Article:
“Who touched me?” Jesus asks in this account of multiple healings.
So often we imagine Jesus as this holy know-it-all, who is full of God-like omniscience. Yet the Scripture and Christian tradition continues attest Jesus is as the old hymn says “God as man with men to dwell, Jesus our Immanuel”. Jesus is fully human, and being human this side of the veil means being limited. It means not knowing all the answers, not having it all figured out. It means questioning, doubting. It means becoming tired and frustrated.
So we see Jesus in a moment of uncertainty. He knows God has used His life to bless another. He felt God’s power surge through his body. And yet he does not know who He blessed, nor how. And yet bless them He did.
To me this is so encouraging. Sometimes I feel very uncertain. I am not sure what to do to answer the call of Christ around me. My own life can be topsy-turvy with the way uncertain. If I don’t know what to do for me, how can I be there for you? I can be full of fear, questions, with the way ahead unclear apparently and be right where I needed to be. This is one of many occasions in the Gospels where Jesus expresses not knowing and uncertainty.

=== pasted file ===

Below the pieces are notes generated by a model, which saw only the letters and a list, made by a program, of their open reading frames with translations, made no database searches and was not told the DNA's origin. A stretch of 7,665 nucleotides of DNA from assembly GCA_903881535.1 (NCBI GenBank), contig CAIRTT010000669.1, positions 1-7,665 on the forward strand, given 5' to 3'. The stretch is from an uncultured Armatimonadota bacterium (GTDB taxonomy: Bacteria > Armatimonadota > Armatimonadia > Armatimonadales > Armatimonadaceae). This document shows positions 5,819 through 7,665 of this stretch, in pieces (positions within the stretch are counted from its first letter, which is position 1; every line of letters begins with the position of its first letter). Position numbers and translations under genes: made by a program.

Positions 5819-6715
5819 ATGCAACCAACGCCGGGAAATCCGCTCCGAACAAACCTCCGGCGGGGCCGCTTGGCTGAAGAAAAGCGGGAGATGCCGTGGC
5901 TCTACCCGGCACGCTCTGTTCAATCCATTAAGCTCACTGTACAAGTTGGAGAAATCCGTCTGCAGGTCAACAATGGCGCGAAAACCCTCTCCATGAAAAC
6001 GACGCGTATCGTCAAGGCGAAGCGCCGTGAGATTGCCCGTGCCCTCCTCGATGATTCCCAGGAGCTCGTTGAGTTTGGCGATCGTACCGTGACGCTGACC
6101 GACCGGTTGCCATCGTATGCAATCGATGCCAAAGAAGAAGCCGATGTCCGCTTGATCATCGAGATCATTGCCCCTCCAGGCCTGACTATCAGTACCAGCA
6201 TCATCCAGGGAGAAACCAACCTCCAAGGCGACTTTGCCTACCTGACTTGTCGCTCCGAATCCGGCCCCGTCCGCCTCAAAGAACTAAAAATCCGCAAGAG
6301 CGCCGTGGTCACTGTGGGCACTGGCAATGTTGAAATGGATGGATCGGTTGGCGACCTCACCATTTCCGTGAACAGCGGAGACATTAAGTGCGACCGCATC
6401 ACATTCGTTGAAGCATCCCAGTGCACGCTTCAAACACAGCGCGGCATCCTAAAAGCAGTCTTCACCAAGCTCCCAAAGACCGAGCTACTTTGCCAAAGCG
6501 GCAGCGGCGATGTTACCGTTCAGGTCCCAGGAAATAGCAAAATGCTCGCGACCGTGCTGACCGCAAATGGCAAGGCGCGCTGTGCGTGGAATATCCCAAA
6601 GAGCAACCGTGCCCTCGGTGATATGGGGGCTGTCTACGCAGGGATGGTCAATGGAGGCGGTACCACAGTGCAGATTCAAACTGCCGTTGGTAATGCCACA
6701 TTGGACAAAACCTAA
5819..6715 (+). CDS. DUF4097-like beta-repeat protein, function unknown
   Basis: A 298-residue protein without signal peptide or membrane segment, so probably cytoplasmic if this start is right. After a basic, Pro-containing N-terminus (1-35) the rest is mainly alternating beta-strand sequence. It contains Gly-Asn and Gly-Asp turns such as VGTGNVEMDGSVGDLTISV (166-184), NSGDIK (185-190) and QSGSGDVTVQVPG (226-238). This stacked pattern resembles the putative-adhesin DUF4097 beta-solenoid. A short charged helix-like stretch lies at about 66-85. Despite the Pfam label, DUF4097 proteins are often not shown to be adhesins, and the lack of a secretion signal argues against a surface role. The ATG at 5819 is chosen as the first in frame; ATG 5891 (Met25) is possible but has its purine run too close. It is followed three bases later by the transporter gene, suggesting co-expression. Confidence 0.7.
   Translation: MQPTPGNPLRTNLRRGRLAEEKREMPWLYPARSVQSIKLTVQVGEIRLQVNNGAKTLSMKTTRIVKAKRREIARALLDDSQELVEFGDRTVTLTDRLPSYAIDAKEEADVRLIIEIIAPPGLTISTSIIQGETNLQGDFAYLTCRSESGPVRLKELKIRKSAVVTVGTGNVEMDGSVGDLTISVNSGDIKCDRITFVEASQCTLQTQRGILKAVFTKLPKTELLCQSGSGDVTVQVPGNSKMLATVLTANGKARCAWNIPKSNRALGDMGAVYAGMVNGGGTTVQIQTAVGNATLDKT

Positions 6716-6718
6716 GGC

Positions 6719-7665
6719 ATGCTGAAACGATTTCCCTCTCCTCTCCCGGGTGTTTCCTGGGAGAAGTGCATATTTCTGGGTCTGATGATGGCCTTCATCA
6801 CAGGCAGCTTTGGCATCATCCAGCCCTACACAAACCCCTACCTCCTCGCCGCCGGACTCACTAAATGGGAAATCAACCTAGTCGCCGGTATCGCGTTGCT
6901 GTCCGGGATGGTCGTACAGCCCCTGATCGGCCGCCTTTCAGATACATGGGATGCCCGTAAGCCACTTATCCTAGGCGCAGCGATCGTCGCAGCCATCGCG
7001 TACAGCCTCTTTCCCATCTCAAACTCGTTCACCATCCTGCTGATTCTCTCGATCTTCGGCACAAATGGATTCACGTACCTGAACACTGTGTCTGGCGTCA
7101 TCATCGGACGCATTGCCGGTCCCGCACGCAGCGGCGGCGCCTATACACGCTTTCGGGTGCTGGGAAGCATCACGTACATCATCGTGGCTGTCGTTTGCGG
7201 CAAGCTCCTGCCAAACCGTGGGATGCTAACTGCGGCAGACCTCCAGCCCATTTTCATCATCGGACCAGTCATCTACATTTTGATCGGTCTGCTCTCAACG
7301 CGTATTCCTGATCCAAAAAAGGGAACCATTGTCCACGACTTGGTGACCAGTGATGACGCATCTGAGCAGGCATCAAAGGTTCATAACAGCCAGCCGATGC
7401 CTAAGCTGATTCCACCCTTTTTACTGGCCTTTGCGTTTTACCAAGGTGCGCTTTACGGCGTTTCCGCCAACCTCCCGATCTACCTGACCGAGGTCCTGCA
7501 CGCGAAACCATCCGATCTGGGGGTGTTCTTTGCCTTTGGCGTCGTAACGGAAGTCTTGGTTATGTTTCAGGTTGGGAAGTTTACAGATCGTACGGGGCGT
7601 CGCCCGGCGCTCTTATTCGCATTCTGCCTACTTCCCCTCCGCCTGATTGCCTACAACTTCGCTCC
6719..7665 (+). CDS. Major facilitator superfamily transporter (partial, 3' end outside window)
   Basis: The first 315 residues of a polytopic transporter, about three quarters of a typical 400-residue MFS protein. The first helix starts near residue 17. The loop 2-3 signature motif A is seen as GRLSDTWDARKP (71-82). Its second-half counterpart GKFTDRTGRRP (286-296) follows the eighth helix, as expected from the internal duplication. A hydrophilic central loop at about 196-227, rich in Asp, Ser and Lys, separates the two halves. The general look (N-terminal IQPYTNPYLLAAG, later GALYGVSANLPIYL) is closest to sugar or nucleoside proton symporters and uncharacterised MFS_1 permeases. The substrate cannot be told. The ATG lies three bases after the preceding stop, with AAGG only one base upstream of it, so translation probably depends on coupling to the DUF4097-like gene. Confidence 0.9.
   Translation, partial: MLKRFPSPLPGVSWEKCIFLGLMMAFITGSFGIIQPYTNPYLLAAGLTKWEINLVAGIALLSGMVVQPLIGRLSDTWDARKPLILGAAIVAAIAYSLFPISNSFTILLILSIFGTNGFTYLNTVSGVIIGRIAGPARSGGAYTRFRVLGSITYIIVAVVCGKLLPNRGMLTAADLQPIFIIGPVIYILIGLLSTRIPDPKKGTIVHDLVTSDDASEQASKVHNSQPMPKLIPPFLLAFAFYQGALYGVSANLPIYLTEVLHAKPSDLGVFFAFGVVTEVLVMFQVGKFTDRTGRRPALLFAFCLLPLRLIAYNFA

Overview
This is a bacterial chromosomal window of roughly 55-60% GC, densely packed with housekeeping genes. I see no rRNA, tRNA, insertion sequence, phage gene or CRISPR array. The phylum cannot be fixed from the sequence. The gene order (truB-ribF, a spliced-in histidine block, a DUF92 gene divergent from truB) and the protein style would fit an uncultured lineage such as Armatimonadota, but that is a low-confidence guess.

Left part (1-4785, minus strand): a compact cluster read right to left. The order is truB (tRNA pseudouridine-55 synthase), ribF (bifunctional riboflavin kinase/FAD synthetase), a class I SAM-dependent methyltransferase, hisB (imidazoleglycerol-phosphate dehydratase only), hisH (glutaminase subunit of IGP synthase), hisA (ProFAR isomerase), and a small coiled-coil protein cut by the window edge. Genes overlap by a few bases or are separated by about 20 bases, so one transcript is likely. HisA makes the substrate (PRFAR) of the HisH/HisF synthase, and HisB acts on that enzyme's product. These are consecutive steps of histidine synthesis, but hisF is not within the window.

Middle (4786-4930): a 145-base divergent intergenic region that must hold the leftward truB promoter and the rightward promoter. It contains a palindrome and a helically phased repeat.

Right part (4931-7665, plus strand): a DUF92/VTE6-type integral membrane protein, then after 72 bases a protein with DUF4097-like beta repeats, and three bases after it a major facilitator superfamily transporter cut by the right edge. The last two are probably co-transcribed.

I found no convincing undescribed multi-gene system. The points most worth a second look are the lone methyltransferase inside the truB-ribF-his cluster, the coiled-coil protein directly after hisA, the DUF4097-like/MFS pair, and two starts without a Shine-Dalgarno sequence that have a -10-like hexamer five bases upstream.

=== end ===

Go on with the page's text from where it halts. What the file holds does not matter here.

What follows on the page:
Early Christians looked at this and said what God becomes, God heals. So God entering into our uncertainty, our not-knowing, our confusion, surprise, and fear shows us that these need not be just places where we are lost, unmoored, feeling cut off from God. They can also, as with Jesus, be right where God wants us to be. And we can walk away from these times of uncertainty looking back at countless people who we, like Jesus, blessed without knowing we were or even really realizing what we are doing.
The key is giving up the need to have things figured out. Sometimes we will say “I will start to do that next right thing when I have figured out my own life”. Though a part of that statement is worthwhile – not overcommitting yourself – there is a part that is unrealistic. The time is always ripe to do what is right. We never on this side of the veil ever fully arrive. If we wait to be a blessing until our lives are fully figured out we never will. For if Jesus, God made flesh, didn’t fully arrive nor always fully understood where his life was heading nor whom He was blessing, we won’t either.
But like Jesus we can choose to do the right thing, to be fully ourselves and fully engaged in the moment before us, even when we are uncertain and the way unclear. If we do this, we will find ourselves blessing people we would not expect, healing brokenness we didn’t know was there, and having people come up to us saying “you touched me” whom we never realized we did.
Let’s choose to be present even in the midst of uncertainty, embracing the moment before us and the people alongside us.
And I ain’t whisting Dixie,
Your progressive redneck preacher,